More lists with this book...
Markson, experimental psalmist, engraves another chorus of art[ist(ic;ry)]-anecdotes in his progressive tetralogy(he dares the word's deployment!).
"Nonlinear. Discontinuous. Collage-like. An assemblage. As is already more than self-evident." (12)
Death floats in and out among the cast of persons, as dates and cities and regrets shimmer briefly, then move on. Then move on. Then move. Then.
"A seminonfictional semifiction. Obstinately cross-referential and of cryptic interconnective synta...more
The premise is simple: an author is reorganizing a stack of index cards, each of which bears a factoid. He has them pretty much in the order he likes, and this is what you, the reader, are presented with.
But it is what goes on in your head while readin...more
The Artist's Life: Markson as Apologist. This book is awesome. I can see the comparisons to Powell, but actually I did not like the Interrogative Mood that much...I found it tiring and at times arbitrary. But I really liked this book, and it seems to have a throughline. It's melancholy, beautiful, lonely, and strangely crowded as well. In the world that Markson envisions, art is built upon and built upon; nothing is created in a vacuum. Art is a continuing...more
The writing seems awkward at first: rather stilted, with an affectation for dangling prepositions and, to use a word supplied by the novel itself, aposiopeses. Odd though it sounds, the style is uni...more
Irony and the failure to recognize what’s important in art.
Authors and their deaths.
Artists who were illegitimate or sired illegitimate children.
Artists who became famous after abandoning other professions.
The friendships of celebrity thinkers (philosophers) and scientists with artists.
Artists and their relationships with lovers or spouses.
Artists and expectations for them given their education or literacy.
Feuds between artists and snarky things said about each other.
“Realizing that all of Byron...more
What passes for a protagonist, referred to as Author is also writing a book...Also composed on 3x5 index cards.
Reviewer assumes that the technique employed is to be by defining the negative space of a narrative like a M.C. Escher drawing of fish.
Reviewer agrees that this is interesting, but difficult to pull off, and wonders how well it will go.
The cards are little factoids, such...more
but is it really a novel? you think not? well, who died and made you queen of novel demarcation?
novel or not, it is, all the same, a delightful bit of nonfiction fiction: it is, quite literally, little bits of literature and history and art and biography and criticism and philosophy and the classics and life and death and even a well-defined yet subtle tale tucked in amongst all of this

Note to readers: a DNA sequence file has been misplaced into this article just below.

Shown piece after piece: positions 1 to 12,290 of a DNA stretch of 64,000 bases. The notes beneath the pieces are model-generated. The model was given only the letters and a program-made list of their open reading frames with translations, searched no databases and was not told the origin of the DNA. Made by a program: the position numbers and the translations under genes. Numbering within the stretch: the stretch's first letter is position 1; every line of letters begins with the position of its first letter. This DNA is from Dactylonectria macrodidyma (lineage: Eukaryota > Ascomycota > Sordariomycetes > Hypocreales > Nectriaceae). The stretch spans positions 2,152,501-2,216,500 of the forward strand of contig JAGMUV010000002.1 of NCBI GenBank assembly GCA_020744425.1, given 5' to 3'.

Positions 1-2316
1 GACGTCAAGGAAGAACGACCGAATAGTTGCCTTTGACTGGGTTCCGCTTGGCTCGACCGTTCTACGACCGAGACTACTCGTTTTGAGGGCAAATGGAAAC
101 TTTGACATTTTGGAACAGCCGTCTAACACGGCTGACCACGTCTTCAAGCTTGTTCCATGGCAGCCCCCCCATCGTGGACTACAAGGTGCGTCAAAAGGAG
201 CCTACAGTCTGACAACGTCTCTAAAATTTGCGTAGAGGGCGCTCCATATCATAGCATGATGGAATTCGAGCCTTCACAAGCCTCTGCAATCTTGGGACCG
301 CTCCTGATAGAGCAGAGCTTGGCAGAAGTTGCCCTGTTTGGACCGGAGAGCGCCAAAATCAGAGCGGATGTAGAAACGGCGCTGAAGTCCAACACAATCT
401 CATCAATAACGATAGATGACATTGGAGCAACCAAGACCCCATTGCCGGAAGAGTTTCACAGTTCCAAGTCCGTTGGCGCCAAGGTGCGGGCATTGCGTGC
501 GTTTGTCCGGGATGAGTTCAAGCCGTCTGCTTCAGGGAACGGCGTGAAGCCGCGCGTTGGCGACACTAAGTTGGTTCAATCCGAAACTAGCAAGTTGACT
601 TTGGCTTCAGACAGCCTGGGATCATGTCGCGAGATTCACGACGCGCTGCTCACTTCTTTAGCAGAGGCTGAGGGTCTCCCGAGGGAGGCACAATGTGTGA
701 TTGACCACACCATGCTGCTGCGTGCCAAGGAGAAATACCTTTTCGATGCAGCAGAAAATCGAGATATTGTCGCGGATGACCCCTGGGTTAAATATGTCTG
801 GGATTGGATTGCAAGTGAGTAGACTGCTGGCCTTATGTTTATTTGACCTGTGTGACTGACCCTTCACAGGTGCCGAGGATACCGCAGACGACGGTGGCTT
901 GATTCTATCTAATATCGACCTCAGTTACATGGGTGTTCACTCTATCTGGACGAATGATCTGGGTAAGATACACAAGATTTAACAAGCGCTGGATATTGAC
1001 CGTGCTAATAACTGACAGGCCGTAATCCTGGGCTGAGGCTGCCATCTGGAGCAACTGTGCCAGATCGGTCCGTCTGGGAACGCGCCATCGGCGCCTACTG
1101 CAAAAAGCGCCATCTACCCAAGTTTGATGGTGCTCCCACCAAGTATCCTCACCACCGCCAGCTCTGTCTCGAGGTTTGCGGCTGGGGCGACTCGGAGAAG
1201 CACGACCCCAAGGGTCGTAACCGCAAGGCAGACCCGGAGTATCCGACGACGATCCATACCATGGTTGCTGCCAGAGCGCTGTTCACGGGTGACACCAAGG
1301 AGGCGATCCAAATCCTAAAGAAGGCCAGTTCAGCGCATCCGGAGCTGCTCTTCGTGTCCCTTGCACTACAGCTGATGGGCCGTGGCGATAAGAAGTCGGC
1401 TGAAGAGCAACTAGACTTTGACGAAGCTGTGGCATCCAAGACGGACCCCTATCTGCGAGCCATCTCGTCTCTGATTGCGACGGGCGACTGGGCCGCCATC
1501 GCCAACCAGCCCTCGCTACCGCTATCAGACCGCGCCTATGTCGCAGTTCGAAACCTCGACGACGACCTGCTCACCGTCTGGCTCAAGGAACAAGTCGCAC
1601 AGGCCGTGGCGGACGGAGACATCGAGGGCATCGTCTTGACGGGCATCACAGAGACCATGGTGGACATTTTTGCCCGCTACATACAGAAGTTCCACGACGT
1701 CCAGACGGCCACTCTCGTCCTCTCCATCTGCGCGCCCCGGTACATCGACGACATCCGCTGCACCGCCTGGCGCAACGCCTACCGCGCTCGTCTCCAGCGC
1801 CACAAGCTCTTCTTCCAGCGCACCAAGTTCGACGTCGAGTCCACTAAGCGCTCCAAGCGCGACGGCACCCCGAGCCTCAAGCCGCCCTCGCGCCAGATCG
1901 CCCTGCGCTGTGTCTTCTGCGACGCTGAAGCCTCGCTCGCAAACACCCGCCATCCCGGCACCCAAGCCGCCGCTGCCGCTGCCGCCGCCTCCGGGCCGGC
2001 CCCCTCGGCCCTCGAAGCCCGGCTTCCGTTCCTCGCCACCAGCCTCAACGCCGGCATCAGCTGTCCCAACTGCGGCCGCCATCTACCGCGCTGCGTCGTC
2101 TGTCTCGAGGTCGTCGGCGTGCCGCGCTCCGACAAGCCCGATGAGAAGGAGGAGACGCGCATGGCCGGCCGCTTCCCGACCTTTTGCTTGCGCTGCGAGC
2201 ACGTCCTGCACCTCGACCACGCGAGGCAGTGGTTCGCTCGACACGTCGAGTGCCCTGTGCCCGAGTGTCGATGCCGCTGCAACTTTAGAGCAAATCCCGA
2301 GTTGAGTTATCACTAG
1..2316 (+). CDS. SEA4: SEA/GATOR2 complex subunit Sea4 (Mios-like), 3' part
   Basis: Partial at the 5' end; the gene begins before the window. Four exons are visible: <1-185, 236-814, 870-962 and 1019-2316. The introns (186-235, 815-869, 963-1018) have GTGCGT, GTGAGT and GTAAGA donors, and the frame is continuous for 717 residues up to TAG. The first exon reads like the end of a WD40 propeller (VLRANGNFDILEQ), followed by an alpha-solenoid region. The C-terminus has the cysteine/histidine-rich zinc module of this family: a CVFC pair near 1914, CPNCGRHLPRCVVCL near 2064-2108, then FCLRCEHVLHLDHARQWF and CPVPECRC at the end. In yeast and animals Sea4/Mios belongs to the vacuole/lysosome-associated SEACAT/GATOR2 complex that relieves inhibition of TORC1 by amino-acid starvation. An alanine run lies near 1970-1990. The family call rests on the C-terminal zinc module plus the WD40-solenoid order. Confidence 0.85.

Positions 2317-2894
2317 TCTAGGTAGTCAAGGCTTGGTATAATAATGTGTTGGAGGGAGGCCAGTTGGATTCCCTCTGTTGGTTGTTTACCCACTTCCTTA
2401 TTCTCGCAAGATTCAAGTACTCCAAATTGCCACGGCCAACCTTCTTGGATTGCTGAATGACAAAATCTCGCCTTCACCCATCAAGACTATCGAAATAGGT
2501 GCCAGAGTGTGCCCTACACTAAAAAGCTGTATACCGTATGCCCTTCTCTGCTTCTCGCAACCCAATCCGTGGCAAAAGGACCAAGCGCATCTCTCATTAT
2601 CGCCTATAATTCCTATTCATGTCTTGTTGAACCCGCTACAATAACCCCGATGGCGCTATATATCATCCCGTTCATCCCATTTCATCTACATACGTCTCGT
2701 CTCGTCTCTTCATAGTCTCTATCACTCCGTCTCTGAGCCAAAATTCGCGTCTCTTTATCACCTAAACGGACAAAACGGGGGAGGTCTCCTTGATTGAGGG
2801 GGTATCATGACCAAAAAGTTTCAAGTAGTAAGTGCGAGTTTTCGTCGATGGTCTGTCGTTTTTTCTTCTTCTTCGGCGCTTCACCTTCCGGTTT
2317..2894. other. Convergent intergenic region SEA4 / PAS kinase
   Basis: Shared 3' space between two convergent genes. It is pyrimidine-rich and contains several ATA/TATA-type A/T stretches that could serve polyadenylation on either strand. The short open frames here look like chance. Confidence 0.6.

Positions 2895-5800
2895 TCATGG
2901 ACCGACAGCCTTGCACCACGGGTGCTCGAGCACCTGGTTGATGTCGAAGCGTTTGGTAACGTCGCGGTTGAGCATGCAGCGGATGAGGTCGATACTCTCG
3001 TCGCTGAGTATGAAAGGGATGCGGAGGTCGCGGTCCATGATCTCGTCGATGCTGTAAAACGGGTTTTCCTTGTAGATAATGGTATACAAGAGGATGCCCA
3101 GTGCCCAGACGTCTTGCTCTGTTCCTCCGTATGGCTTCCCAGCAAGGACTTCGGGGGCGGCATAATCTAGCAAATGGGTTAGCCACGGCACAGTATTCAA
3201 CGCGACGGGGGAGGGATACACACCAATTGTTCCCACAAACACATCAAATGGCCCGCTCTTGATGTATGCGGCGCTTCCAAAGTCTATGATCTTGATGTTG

Mr. David Markson, it was so nice to make your brilliant and wise acquaintance; thank you for...more
which happens to be the year Author was born.
Reviewer made that bit up, about the number of anecdotes.
But not the bit about Author being born.
What was it Author quotes Anatole France as having said on page thirty-one?
Brahms was forty-three before he completed his first symphony.
A symphony is no joke--unquote,
says Author on page twenty-four.
This Is Not a Novel.
Reviewer is intrigued that this novel reads like a collection...more
When people asked me what I was reading, I found the question hard to answer, in part because I didn't really know what I was reading. The blurb on the back of the book helped, and I had to check goodreads for reviews to help me appreciate _Vanishing Point._ It didn't take much, and once I started to understand, I really enjoyed this book.
The premise is simple enough - the Au...more
It was I, she says, and shuffles on.
-David Markson, Vanishing Point
I would recommend to individuals with a large knowledge of history, literature, music and art. Nearly every line in this book is a reference.
The end of the book is strangely haunting and really brought all parts previous together in a satisfying conclusion which left me with a good impression upon finishing the n...more
|21st Century Lite...: The Final Pages||15||21||Dec 22, 2012 06:54am|
|21st Century Lite...: The Author||14||44||Dec 22, 2012 06:42am|
|21st Century Lite...: Resources and General Discussion (no spoilers!)||22||45||Dec 09, 2012 07:35am|
|21st Century Lite...: About the first fifty pages||6||33||Dec 03, 2012 09:48pm|
|21st Century Lite...: The Middle (approx. pp. 50-150)||1||10||Dec 01, 2012 09:57am|
|21st Century Lite...: What to Read Dec 2012: Open Pick has been chosen (closed)||13||66||Nov 23, 2012 09:11pm|
Markson's work is characterized...more